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I'm looking to purchase a new graphics card but all vendors only provide drivers for Windows while Nvidia provides drivers for Linux, my question is whether I can use the drivers from nvidia or if they have to come from the manufacturer? For instance if I buy a something card GTX550 from Asus but they don't have a linux driver, can i use the GTX550 linux driver that nvidia provides?

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    If it's a driver for the correct card/series, it will work no matter where you get it from. – Kevin Jul 31 '13 at 21:43
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    Normally the manufacturer do not have anything to do with the drivers (in fact, some of them just include the OEM ones with some "plus") so, if the OEM, stripped model works for Linux, any variant will work too. – Braiam Jul 31 '13 at 21:45
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Yes, you can use the driver from NVidia's site. I also have ASUS videocard (NVidia GT220). NVidia supports Linux system but keep in mind that because of the open-source systems' nature you won't get a so "perfectly" running system as on Windows.

This behavior is not specific to NVidia!

On Linux based systems many thing depends on the kernel, and it may happen that on a kernel update something breaks. (Actually I have such issues with NVidia and kernel 3.9 and newer.)

However, if you have a properly configured system, the will run perfectly.

Another good news is that you can use nvidia drivers from the rpmfusion repo. It's name is akmod-nvidia (auto built), or kmod-nvidia (needs manual build).

If you still need help, take a look on my article about how to install NVidia driver on Fedora.

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Nvidia, ATI, Matrox and others provide proprietary drivers for Linux and then there is also an open source driver that should work with any card, however, open source does not provide all features of the card, so if you are looking for multiple heads or 3D, you may have to use the proprietary driver -- meaning, the card manufacturer has control, not you. An example of the drawback to proprietary: You want to upgrade to a later version of Linux but a compatible driver is not yet available. In some cases, the manufacturer can discontinue support for a card, meaning they will never update the driver. In that case, you can not upgrade the OS without purchasing a new video card.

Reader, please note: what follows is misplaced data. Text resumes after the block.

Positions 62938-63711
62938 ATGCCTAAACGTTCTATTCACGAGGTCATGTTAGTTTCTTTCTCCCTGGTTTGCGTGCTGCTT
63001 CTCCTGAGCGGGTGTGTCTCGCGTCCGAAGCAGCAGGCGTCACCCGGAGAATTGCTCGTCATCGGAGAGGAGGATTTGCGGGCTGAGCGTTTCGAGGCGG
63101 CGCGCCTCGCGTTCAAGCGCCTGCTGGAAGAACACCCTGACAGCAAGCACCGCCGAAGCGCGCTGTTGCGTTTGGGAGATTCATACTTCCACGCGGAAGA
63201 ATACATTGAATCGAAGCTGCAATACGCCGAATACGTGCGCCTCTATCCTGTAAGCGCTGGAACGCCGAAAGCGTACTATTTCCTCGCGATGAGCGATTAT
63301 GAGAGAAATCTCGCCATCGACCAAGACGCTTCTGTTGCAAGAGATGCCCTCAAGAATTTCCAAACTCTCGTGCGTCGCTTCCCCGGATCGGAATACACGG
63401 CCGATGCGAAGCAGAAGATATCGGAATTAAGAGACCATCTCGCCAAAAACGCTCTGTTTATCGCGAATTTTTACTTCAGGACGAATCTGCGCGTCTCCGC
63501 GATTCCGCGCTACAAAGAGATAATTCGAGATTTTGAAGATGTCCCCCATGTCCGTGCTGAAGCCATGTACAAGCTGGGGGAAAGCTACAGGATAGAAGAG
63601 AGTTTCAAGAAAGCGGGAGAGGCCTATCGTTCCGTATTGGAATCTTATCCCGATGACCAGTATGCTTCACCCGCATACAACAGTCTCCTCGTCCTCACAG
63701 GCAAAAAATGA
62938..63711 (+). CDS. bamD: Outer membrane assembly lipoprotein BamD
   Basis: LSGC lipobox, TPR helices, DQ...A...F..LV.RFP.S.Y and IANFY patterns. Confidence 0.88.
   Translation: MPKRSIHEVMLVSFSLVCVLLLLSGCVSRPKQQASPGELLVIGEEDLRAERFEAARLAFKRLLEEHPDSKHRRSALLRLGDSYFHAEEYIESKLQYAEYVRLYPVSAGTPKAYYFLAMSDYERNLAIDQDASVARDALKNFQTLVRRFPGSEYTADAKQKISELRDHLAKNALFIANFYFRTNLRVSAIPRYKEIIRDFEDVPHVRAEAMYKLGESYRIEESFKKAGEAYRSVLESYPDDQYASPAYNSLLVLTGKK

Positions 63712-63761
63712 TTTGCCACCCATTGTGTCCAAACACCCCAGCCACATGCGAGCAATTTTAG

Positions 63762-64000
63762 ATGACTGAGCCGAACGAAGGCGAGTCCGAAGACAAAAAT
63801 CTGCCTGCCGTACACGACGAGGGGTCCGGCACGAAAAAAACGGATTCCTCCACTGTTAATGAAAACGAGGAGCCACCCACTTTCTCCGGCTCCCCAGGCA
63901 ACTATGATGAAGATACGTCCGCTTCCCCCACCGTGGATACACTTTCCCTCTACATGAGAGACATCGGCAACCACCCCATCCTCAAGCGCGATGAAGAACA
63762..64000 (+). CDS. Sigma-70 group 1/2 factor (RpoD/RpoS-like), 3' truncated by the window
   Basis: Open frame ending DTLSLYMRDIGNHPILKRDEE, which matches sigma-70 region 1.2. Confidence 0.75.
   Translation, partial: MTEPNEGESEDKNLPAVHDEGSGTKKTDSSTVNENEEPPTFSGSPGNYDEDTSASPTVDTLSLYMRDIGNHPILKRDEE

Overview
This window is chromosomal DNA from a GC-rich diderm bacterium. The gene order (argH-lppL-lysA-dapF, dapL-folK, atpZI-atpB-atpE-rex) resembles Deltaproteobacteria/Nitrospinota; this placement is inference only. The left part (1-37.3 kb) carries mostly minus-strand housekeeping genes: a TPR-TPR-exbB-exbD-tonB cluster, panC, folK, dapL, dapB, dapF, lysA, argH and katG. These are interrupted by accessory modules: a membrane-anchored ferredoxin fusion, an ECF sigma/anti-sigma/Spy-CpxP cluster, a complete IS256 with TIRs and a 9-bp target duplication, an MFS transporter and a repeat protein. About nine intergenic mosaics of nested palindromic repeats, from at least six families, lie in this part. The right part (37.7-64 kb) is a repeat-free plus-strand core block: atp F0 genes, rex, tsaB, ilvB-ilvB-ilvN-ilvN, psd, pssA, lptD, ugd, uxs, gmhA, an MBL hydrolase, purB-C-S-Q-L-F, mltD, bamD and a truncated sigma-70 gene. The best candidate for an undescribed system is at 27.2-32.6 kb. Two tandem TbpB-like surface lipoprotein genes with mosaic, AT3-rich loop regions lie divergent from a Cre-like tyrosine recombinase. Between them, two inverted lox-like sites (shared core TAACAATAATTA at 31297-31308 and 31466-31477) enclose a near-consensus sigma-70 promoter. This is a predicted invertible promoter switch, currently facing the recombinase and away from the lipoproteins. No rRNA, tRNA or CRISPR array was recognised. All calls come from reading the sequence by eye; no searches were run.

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The answer is probably best presented as a qualified "yes".

If one does not require all functionality provided by a proprietary driver, it is not required to use a proprietary driver supplied by a vendor, Linux distribution, or the nvidia.com web site. For example, the nouveau driver supplied by (most?) Linux distributions is quite capable of supporting many, or most, nvidia graphics cards.

At the time of this writing, though, the nouveau driver does not necessarily provide all functionality needed by certain games or applications that demand advanced features of these video cards. In such cases, it can become necessary to consider using a proprietary driver supplied directly, or indirectly, by nvidia.

In theory, it is possible to use the proprietary driver supplied directly by the nvidia.com web site. If these drivers work, they are quicker to support new graphics card models and may resolve driver issues earlier than the proprietary drivers obtained from other sources, but, problems with their use can arise in that they do not necessarily support the specific operating system or distribution in use.

Occasionally, it is difficult to get the driver from the nvidia.com web site working on a particular system or in a particular environment. For this reason, it is often advisable to prefer using the proprietary drivers supplied by the end user's Linux distribution over the drivers supplied directly by the nvidia.com. Note that in-distribution driver package repositories for non-free/proprietary drivers are often disabled by default so it may be necessary to enable an appropriate non-free package repository to use the in-distribution proprietary package.

This answer relates to experience - whereas it has been usually easy to utilize the drivers obtained directly from nvidia.com for many years, it has also not been uncommon to find that these drivers fail to install and work on a particular systems at particular points in time. Failures can be related to changes that occur during the maintenance of the Linux operating system, or to details relating to how driver-related tools are designed and maintained in the distribution.

It is also not hard to find online advice strongly discouraging the use of proprietary drivers, and particularly those obtained directly from the nvidia.com web site. This may be because when the nvidia.com driver install fails, unless changes made by the failed installation are completely reversed, it is possible for a subsequent installation of an in-distribution proprietary to be be negatively affected. It is not necessarily trivial for some users to correct such issues.

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